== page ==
Chinese New Year:Â Jiaozi/Dumpling
People today in northern China typically will eat jiaozi on New Year’s Eve. For the reason that ‘jiaozi’ sounds like a word meaning ‘bidding farewell to the old and ushering in the new.’ in Chinese. As a sign of good fortune for those who eat them, Some people prefer to wrap a one-yuan, fifty-cent or ten-cent coin in certain of the dumplings. This is believed to ensure good luck and prosperity in the coming New Year.
Lantern Festival: Tangyuan
Yuanxiao (glutinous rice ball) or Tangyuan,a kind of sweet dumpling. It is the special food for the Lantern Festival, be made with sticky rice flour and filled with sweet stuffing. And the festival is named after the famous dumpling. Yuanxiao is sticky, sweet and round in shape, symbolizing family unity, completeness and happiness.
Dragon Boat Festival: Zongzi
Zongzi is definitely the special food eaten here. Made with sticky rice, Zongzi has different shapes as well as various fillings. In the north part of china, people prefer the jujube as filling, while the south sweetened bean paste, fresh meat, or egg yolk. Plenty of families make zongzi on their own. When making it, soaking the glutinous rice, washing the reed or bamboo leaves and wrapping zongzi with leaves are the key parts. Nowadays, this custom prevails in China and other countries.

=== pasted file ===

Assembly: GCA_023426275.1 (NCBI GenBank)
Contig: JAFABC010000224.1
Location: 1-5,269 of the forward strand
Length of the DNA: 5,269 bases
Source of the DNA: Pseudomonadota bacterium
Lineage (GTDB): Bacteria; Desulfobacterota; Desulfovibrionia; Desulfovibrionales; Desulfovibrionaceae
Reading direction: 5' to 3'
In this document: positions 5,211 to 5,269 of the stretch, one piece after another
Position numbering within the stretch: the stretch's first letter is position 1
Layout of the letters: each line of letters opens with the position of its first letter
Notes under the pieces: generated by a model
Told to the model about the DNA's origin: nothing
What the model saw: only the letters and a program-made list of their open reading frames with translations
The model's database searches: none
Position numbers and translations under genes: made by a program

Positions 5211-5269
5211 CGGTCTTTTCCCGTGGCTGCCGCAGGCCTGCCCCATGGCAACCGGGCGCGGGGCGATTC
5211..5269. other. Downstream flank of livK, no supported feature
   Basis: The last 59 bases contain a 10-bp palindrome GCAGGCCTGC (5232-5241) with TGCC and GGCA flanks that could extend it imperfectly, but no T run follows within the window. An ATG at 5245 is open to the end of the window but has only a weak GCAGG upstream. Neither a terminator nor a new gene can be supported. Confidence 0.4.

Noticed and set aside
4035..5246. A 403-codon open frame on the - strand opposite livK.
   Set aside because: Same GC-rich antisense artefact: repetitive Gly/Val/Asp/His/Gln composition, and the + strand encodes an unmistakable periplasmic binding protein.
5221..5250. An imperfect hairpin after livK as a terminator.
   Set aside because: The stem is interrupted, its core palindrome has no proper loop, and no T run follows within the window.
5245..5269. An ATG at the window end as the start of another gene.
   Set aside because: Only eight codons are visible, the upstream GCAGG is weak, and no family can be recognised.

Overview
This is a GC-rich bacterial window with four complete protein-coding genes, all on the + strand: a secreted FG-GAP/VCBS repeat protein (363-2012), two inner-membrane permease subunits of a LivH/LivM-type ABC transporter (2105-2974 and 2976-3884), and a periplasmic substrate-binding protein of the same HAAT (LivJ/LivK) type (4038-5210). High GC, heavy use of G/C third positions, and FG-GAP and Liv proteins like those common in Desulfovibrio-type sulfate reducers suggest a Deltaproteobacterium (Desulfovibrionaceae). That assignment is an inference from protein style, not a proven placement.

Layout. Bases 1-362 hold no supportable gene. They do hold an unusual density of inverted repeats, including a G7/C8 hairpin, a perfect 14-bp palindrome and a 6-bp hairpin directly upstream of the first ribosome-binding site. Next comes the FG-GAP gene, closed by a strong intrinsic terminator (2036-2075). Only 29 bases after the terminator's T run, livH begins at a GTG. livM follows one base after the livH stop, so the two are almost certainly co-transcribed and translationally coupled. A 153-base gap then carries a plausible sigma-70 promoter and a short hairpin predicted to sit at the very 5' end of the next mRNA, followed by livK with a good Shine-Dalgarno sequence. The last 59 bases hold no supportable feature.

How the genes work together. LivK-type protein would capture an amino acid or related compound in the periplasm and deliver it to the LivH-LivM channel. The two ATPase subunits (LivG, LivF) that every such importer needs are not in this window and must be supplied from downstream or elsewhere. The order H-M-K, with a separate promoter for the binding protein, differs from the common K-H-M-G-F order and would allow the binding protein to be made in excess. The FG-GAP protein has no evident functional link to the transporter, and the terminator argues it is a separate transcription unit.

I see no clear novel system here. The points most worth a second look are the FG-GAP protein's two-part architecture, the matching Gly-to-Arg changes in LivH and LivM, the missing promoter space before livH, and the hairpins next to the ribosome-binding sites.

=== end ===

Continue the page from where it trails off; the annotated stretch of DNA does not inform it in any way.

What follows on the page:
Mid-Autumn Festival: Moon Cake
Since the moon cake is round in shape, it is a symbol of the reunion of a family, that makes it clear to see how the eating of moon cakes under the round moon can inspire the missing of distant relatives. Today, people present the moon cakes to relatives and friends to show that they wish them a long and happy life..